Beer: Imperial Red Ale
Brewery: Lavery Brewing Company
Style: American Amber Ale
Serving Style: Bottle
Drinking Establishment: Chez Wood
Primary Consumer: Kerensa
Sight: Putting the red in red ale, the body is an opaque deep garnet with a silky beige head.
Smell: I literally had to snort this beer to pick up any scent (it’s not gross or weird I swear). After doing so, I can assuredly say that there’s a metallic scent that blankets the grassy, slightly medicinal hop and sweet french toast malt aromas. Darn you, lingering metallic scent!
Flavor: The hops manifest in the form of a feeling (a very sharp feeling) instead of developing a distinguishable flavor. The malts are immediately tamed by this sharp feeling, but are rather complex if you can get past the bitterness. It begins to taste like root beer doused with herbal hops. There’s an unexpected–and welcomed–bark-like taste with that minty, cooling feeling of a root or birch beer.
Feel: Medium body with an alarming amount of carbonation. Eek, the back of my throat! It tickles!
Concluding Remark: So this is when I announce that I am going to quickly transition to Red Ales for the last two weeks of this chilly month. This mid-month shake-up was inspired by the dearth of Amber Ale options in the NY/NJ area, as well as the observation that the term ‘Red Ale’ seems to be interchangeable with ‘Amber Ale.’ Trust me, I don’t like it either. Lavery Brewing Company from Erie, PA provides us with the perfect moniker-challeneged beer to get the last half of this month started. Their Imperial Red Ale, a self-proclaimed Amber Ale, certainly has some Amber characteristics. Which is it, Lavery, an Amber or a Red? And I guess more importantly, what IS a Red Ale and how does it differ from an Amber?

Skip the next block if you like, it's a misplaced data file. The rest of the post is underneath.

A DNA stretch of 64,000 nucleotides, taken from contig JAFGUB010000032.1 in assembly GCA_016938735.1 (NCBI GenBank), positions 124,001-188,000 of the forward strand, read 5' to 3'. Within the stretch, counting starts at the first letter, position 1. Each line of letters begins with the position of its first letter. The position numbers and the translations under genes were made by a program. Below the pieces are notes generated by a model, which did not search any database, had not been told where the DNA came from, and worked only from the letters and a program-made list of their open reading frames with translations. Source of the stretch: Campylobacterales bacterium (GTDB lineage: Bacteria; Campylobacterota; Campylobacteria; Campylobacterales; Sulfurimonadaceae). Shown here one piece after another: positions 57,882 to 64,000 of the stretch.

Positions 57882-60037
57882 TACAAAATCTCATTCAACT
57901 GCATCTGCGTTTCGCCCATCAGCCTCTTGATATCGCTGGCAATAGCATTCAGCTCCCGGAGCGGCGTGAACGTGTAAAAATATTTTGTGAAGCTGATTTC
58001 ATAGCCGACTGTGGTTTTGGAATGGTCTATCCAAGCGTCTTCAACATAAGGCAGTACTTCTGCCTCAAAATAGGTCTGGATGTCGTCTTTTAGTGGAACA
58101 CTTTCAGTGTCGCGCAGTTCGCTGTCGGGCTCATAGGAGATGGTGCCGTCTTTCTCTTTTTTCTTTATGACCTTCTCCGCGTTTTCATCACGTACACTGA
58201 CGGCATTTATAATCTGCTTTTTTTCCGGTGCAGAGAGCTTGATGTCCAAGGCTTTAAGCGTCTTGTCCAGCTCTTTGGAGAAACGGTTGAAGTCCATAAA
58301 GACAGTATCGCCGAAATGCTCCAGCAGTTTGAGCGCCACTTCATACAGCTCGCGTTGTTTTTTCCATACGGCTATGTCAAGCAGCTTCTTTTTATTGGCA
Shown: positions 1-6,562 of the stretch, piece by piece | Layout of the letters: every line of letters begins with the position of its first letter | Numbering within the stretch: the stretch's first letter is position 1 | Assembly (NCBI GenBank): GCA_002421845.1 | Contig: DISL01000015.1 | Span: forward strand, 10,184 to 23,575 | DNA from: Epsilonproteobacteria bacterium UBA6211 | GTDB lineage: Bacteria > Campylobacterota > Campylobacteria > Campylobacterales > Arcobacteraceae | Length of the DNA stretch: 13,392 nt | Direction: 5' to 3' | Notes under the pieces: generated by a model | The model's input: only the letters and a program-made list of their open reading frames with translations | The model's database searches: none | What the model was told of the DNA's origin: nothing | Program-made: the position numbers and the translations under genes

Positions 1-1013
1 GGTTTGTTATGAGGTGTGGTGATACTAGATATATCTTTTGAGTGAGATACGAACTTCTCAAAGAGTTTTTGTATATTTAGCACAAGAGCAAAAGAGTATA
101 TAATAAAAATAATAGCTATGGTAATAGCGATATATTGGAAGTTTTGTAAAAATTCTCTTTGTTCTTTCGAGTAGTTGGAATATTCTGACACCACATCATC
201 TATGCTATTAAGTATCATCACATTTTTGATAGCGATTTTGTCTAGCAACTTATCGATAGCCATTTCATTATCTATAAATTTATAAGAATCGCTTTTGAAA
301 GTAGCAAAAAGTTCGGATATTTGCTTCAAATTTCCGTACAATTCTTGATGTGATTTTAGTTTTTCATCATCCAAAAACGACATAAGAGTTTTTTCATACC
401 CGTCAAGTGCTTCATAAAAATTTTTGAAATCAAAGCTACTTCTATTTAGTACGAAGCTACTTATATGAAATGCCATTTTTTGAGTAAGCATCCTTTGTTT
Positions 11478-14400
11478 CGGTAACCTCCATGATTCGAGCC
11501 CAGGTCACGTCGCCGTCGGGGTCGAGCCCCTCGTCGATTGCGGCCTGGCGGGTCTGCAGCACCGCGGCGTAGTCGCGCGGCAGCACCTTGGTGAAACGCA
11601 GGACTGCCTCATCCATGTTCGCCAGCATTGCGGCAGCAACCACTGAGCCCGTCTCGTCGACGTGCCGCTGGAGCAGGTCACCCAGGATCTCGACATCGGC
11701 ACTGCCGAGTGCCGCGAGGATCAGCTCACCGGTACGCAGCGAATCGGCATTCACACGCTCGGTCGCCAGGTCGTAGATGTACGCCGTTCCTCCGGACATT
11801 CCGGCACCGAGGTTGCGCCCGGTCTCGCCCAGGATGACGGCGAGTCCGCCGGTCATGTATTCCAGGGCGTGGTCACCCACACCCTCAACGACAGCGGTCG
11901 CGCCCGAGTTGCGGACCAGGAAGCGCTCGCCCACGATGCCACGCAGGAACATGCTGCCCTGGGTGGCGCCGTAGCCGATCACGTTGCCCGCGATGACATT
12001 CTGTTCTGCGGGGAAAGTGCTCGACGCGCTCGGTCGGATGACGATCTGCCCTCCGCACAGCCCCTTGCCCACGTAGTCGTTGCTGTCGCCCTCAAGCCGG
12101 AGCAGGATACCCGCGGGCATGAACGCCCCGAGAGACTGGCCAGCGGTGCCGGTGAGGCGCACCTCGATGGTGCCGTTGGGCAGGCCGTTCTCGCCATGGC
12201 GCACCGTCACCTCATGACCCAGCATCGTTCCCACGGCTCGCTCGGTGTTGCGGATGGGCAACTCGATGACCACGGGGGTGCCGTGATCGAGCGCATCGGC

[Oh and to make style matters even more confusing, Lavery also calls the Imperial Red Ale–or IRA –an “Irish Red” ale (har, har), which is neither an Amber Ale or a Red Ale. OY!]
After extensive consultation with the beer-gods-that-be, a Red Ale is redder than an Amber Ale. ENLIGHTENMENT ATTAINED! The additional redness is achieved by using different grains. However, it would seem, begrudgingly, that even the Beer Judge Certification Program (or BJCP) definition of Amber Ale and Red Ale are synonymous.
one of the many beer-gods-that-be.
And of course, what we have here is an IMPERIAL Red/Amber Ale. Beer-gods-that-be proclaim that an Imperial Red/Amber should be able to fight an Imperial IPA head-to-head in the hops category and outperforms the IPA in the malt category. So how does Lavery’s Imperial Red Ae measure up? As this sits, it begins to taste more like birch beer in a really surprising and delicious way. Oh, and at 8.2%, the alcohol is nearly undetectable. If you’re looking for a hoppy ale that is slightly different than those to which you’re accustomed, I definitely recommend checking out Lavery’s IRA ASAP.
For the record, there is nothing Irish about this ale despite its acronym. An Irish Red Ale is generally lightly hopped with a sweet and dry roasted malt flavor. To their credit, they do call it an “Irish beer gone incognito.”
OH STYLES YOU SO CRAZY. So, uh, with that….welcome to the rest of February, or RED ALE HALF MONTH.